The Golden Days of AM Radio and Cereal Box Records

Whenever summer rolls around, it annually evokes fond memories of youthful days I’d eagerly spend counting down until the school year would finally end. The anticipation of long, lazy summer days, extended car rides, and family vacations was always palpable. That was the era of AM radio hits which often turned into road trip sing-alongs which served as a much needed reprieve from being cooped up for hours on end in the car. I’m referring to a time when portable electronics were almost non-existent and the only access to music was the standard AM radio that came factory installed in the family owned American automobile.

Summertime also reminds me of how excited I’d get about routine trips to the grocery store when I was a kid. Yes, the grocery store, because back in those days, they used to print records right on the backs of cereal boxes, similar to flexi discs often found in music publications or instructional books. Nothing made me happier than picking out a brand of cereal I’d pretend to like just so I could get a new record by The Archies, The Monkees, or The Jackson 5. I can still recall being mesmerized and oddly entertained as I’d watch the phonograph stylus play over the faces of Betty, Veronica, Archie, Reggie, Jughead, and Hot Dog as I carefully memorized every word of “Everything’s Archie” and “Nursery Rhyme.” [Read Full Feature]

Advertisements

At the Closing of the Year

2013

As we say goodbye to 2013 with all too fresh memories of Miley Cyrus’ embarrassing raunch, the aural overkill of Lorde’s “Royals,” and the over saturated blandness of Katy Perry still lingering about, we can only look ahead with hope that 2014 will redeem this year’s failures.

The beginning of a new year always seems exhilarating as it promises a fresh start and a renewed faith that things can only get better. Looking into the not so distant future we can expect new releases from U2, a return to alternative pop from Tori Amos (after her last three classical infused releases), Cher’s final farewell and last hurrah (Dressed to Kill Tour), and after an extended absence from live performing, cerebral shit stirrer Lady Gaga returns to the touring scene with her upcoming artRAVE: The ARTPOP Ball Tour.

Although too much time was wasted during the past few months on less than triumphant spectacles and dashed expectations, 2013 managed to deliver some great musical moments including David Bowie’s return with The Next Day, Justin Timberlake’s The 20/20 Experience, Cher’s first album in 12 years, Closer to the Truth, Eminem’s The Marshall Mathers LP 2, Christian Burns’ Simple Modern Answers, Panic! at the Disco’s Too Weird to Live, Too Rare to Die! and of course Lady Gaga’s heady party record ARTPOP. The year’s end also saw masterfully crafted seasonal offerings by Kelly Clarkson, Erasure, and Leona Lewis, all of which brought 2013 to a fitting and timely end.

With fingers crossed and musical palettes cleansed, let’s close out 2013 by taking a beat to remember how music makes us feel as it permanently finds its way into the soundtrack of our lives. As we prepare to leap forward into a new year, let’s hope our high expectations of better days to come are fulfilled in 2014.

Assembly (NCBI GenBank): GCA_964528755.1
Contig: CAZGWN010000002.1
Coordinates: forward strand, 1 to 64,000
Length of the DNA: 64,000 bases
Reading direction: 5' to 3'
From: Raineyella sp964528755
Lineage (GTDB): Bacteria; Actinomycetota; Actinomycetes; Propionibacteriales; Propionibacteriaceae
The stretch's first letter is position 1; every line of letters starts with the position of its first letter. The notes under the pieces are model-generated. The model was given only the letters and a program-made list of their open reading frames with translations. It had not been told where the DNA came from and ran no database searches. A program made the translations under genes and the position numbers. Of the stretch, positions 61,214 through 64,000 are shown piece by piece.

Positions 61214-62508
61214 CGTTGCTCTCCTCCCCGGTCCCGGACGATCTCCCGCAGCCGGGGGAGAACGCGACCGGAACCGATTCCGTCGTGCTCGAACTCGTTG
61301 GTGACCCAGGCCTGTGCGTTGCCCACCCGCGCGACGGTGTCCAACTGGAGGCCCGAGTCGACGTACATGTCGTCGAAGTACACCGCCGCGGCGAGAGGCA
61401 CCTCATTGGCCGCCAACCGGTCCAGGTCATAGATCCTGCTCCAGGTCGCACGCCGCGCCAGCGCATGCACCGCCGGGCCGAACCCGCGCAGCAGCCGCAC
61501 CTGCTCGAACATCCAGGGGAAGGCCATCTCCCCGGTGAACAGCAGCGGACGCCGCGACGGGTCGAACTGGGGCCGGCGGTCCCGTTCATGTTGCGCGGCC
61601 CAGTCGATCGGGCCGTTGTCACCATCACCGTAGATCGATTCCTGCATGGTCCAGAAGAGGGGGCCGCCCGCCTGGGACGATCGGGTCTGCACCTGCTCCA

Cher: Closer to the Truth

cher

Closer to the Truth

Cher may be a good candidate for heated water cooler debates, but whether you love, hate, or are simply indifferent to her, she is irrefutably iconic to millions, and has managed against all odds, to pull off an unparalleled and long lasting career. Over the span of six decades, the fashion daring diva has successfully conquered television, film, and music, sold over 100 million records, and amassed a variety of awards including an Oscar, a Grammy, an Emmy, and three Golden Globes.

Cherilyn Sarkisian, who became a household name thanks to the classic pop duet “I Got You Babe” in 1965 with her then husband and partner Sonny Bono, holds the distinct honor of being the only recording artist to have had a number-one single in each of the past six decades.

Now, 12 years since her last full-length recording (2001’s Living Proof), Cher has returned with what she insists will be her last effort. On her twenty-sixth solo album, Closer to the Truth picks up right where Cher’s musical legacy left off, with an auto-tuned anthem (“Woman’s World”) and a sassy club banger with a feminist slant (“Take It Like a Man”). However, those hastily tempted to write off Closer to the Truth as just another dance record may be surprised to find it includes three tracks co-written by Cher herself and offers a multitude of tempos, including a handful of ballads, which clearly demonstrate Cher still has the chops to amply deliver a powerful and emotive lyric in her inimitable style.

With a pair of tracks supplied by P!nk, and production from Timbaland and Paul Oakenfold, Cher shows she’s kept her finger on the pulse of music during her extended absence. Moreover, the woeful 9/11 inspired “Sirens” and the stirring “I Hope You Find It” (thankfully rescued from Miley Cyrus), both easily position themselves among Cher’s strongest material to date. If this is truly Cher’s swan song, then she should be content that Closer to the Truth is nothing less than a fabulous finale to her illustrious career.